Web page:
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Sleep. 2006 Feb;29(2):232-9.

Actigraphy validation with insomnia.

Author information

1
Sleep Research Project, Department of Psychology, The University of Alabama, Tuscaloosa 35487-0348, USA. lichstein@ua.edu

Abstract

STUDY OBJECTIVE:

Actigraphy, a method of inferring sleep from the presence or absence of wrist movement, has been well validated against polysomnography in trials with people without insomnia. However, the small amount of literature on validation with insomniacs has revealed an actigraphy bias toward overscoring sleep. The current validation trial with insomniacs used the largest number of subjects to date in such research and attracted participants with diverse demographic characteristics.

DESIGN:

People with insomnia slept 1 night in the laboratory while simultaneously being monitored by polysomnography, actigraphy (high-sensitivity algorithm of the Mini Mitter AW64 Actiwatch), and morning sleep diary.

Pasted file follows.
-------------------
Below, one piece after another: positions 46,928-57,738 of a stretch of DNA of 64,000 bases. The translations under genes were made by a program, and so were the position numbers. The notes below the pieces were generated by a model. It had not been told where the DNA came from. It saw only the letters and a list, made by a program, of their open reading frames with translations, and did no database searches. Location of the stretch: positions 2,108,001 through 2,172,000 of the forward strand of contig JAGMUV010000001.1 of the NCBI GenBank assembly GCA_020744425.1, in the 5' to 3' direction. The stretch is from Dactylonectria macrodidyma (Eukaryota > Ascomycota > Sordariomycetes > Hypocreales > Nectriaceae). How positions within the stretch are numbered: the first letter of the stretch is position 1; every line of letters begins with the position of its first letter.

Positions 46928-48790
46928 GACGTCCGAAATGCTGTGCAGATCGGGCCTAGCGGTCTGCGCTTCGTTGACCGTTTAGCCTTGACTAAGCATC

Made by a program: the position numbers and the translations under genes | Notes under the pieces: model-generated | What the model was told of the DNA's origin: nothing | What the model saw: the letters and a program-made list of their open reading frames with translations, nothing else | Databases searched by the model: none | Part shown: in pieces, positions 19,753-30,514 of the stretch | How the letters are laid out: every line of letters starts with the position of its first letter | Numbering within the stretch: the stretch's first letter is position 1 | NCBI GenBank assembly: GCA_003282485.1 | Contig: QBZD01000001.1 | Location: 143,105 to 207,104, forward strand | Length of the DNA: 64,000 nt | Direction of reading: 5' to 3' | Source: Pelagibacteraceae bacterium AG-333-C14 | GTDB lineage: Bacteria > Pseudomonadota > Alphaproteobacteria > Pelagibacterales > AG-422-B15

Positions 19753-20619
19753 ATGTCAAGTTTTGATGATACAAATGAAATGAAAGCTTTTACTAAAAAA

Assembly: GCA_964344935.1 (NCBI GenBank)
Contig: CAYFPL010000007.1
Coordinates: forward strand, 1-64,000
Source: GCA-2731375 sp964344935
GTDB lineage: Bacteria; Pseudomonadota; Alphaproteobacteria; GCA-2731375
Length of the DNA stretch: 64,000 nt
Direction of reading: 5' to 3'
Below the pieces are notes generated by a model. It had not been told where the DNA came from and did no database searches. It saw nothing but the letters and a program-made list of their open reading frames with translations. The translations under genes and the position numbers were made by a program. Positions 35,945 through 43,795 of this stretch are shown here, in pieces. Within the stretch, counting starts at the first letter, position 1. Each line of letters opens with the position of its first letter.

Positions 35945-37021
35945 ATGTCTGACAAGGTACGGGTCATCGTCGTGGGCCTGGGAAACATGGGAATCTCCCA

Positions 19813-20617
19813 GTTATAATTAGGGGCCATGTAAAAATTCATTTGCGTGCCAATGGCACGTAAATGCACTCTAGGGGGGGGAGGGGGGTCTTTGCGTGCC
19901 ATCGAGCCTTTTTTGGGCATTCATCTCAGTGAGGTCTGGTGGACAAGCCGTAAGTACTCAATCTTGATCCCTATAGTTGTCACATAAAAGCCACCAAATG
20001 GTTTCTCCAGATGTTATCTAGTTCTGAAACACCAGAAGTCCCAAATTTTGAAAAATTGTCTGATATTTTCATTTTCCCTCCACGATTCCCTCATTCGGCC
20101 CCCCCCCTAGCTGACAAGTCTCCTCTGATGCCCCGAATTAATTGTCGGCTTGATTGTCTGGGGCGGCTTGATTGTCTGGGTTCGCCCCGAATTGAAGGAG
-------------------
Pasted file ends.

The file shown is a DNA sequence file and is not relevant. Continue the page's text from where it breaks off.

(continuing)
SETTING:

Sleep disorders center.

PARTICIPANTS:

Participants were 57 volunteers from the community, 26 men and 31 women, ranging in age from 21 to 87 years. All participants satisfied conservative criteria for insomnia. The sample included subjects with primary insomnia, subjects with comorbid insomnia, and hypnotic users with current insomnia complaints.

INTERVENTIONS:

N/A.

MEASUREMENTS AND RESULTS:

Actigraphy was successfully validated on 4 measures of sleep pattern--number of awakenings, wake time after sleep onset, total sleep time, and sleep efficiency percentage--based on nonsignificant mean differences and significant correlation between actigraphy and polysomnography. Sleep-onset latency with actigraphy was not significantly different from polysomnography but was weakly correlated with polysomnography. Hypnotic use contributed to actigraphic overscoring of sleep.

CONCLUSIONS:

Actigraphy proved to be a satisfactory objective measure of sleep on 4 of 5 sleep parameters, but these results are specific to this particular instrument using this particular algorithm and should not be construed as a blanket endorsement of actigraphy for measuring insomnia.

PMID:
16494091
[Indexed for MEDLINE]

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